It takes four and a half hours to reach Kuttikanam from Cochin, if you are in a private bus and if you are fortunate enough to be blessed with a seasoned driver and little traffic. In the two years of countless trips up and down, there a but a few memorable ones, even fewer fellow travelers acquainted.
Once, a journey I never went on with a light heart or in the least bit pleasure, today, are memories and experiences that I proudly hold and believe had a part in making the man I am today.
The bus ride used to be a test of endurance and patience. It made us shrink into one confined space of a seat with only one long stop to stretch our legs and that came forty five minutes before my destination. By then I’d give in and stay slumped in my seat.
In the later part of the year I became indifferent to it. I was callous to the heat, the back pain, the restless passenger in the next seat. Closing the window shutter became a reflex, when someone was about to throw up in the front seat.
And one of those days, in the growing boredom of the routine journey, there came an anomaly.
All the seats were taken. I was by the window in the back. I looked up to see her hair fall on her face, a slender finger gracefully brushing them behind her ear. Her eyes darted, looking for a spot to hold and regain her balance. There was no panic but rather a habitual demeanour in composing herself and taking care of her small backpack. She rested her arm against the pole. I wasn’t aware I was staring at her until someone took the seat next to me. I chided myself for doing it soon after, but I couldn’t help take my eyes off her.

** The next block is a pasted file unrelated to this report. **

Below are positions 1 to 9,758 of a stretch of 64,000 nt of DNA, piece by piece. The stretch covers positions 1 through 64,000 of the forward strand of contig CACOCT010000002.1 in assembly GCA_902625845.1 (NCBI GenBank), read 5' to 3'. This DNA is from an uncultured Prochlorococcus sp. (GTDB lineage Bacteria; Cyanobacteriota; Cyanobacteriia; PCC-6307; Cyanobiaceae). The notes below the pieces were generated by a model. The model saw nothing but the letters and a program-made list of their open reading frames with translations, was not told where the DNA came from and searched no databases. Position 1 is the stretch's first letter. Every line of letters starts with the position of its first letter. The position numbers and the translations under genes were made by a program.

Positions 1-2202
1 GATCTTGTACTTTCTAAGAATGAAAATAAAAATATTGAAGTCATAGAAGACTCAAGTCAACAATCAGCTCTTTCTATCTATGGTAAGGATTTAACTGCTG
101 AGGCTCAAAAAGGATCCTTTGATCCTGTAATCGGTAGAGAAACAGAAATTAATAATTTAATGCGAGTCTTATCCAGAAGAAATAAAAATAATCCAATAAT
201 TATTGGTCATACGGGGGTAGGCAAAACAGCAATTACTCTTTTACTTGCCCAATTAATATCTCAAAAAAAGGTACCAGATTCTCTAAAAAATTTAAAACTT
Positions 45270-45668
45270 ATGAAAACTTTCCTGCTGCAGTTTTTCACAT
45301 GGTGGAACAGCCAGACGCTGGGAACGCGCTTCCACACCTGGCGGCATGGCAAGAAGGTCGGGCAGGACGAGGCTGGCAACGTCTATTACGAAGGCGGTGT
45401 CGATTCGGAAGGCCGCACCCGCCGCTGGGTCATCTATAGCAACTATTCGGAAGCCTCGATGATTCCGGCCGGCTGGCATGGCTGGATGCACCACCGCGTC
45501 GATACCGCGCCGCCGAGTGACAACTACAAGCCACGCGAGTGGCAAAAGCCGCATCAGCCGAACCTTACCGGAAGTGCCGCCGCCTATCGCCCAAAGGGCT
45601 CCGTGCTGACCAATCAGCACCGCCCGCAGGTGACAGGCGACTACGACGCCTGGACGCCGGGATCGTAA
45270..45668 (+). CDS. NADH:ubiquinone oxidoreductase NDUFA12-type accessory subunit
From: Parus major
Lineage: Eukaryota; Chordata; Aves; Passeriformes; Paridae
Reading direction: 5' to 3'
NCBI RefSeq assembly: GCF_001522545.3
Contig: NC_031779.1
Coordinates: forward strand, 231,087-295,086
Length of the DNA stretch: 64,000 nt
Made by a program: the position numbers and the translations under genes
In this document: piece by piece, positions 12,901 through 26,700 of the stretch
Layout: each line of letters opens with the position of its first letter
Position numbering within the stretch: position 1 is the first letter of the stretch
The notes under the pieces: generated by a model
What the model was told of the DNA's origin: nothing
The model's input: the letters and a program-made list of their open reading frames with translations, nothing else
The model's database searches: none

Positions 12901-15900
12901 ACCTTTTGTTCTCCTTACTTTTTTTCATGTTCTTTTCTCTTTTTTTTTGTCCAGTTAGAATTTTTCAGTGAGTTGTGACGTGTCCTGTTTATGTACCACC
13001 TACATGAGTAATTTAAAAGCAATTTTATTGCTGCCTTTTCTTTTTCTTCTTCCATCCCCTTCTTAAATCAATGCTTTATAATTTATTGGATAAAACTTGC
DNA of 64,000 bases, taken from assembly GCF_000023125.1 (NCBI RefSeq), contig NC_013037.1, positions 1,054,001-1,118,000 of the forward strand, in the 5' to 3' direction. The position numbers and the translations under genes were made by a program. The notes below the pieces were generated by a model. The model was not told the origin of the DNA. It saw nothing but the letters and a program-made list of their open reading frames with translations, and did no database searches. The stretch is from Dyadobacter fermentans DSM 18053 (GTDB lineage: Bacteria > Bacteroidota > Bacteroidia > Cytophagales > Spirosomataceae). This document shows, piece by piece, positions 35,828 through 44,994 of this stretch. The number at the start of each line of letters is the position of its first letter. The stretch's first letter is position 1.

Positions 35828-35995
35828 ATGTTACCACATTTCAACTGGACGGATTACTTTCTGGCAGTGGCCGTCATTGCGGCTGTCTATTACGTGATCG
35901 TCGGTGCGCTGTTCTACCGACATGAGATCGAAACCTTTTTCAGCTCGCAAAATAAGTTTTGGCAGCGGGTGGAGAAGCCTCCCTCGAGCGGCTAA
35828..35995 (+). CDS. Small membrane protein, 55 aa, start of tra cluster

There wasn’t anything unusual about her. Nor did she wear anything that would arrest any man’s eyes. But she did mine. It must have been her hair which always shrouded her face from me or her relentless artistic fingers brushing them away each time or her grace in balancing herself on the bus.
At the long stop, I decided to get up and gather enough courage to talk to her. When the bus did stop all I did was get off the bus and walk around it, aimlessly, away from her.
The debate began on the pointlessness of the conversation, then came the evaluation of all the possible outcomes if the conversation did happen followed by the inevitable disappointment of unrealized expectations. So on and so forth went my mind occupied, not registering the driver climbing aboard, which meant the last leg of the journey was about to commence.
My walk fortunately went it circles or rather rectangular around the bus. I ended up at the door when the bus started.
After I made myself secure inside the bus, I looked for her. And there she was where I saw her last. Almost as if she were waiting. I smiled to myself. Took a good look at her before I sat down.
She was a little over five feet. I double checked her footwear for high heels, but she seemed smart enough to avoid that on a bus. A maroon checkered shirt that hung rather loosely about her and tucked at her waist unlike her jeans which hugged very closely to her legs.
I resolved as the bus started moving not to engage in any more thoughts about her. The view outside was captivating. But it was nothing I had not seen before. The valley between two mountain ranges were filled with mist, with the sun setting somewhere far off behind some mountain silhouette painting the sky gold. The evening light brought a soft glow on the mist rising from the trees. It was like one of those scenes in a painting or desktop wallpapers. I wished I had a camera.
A soft breeze had began to blow in, which carried my gaze to her face.
All through the journey, She never smiled once, though her face was pleasant. One of those faces that welcomes you to know the person.
All the through the journey, our eyes never met. We got off at the same bus stop. I understood she was a student of the college next to my school and a hosteler too.
In the company of two of her friends, she walked away down the road to her hostel, unaware of my lingering eyes longing for a proper goodbye.
I pulled at my jacket, slung my bag over my shoulder and walked away.
It was for the best. She always remained a good friend in my head. One I’d always met up at Kanjirapilly on my way up. We’d share seats and stories. She’d remain someone who would always be able to alleviate the boredom and never be the cause of it, someone who could complement my silence. A talker I’d love to listen to. A good travel companion, nothing more.
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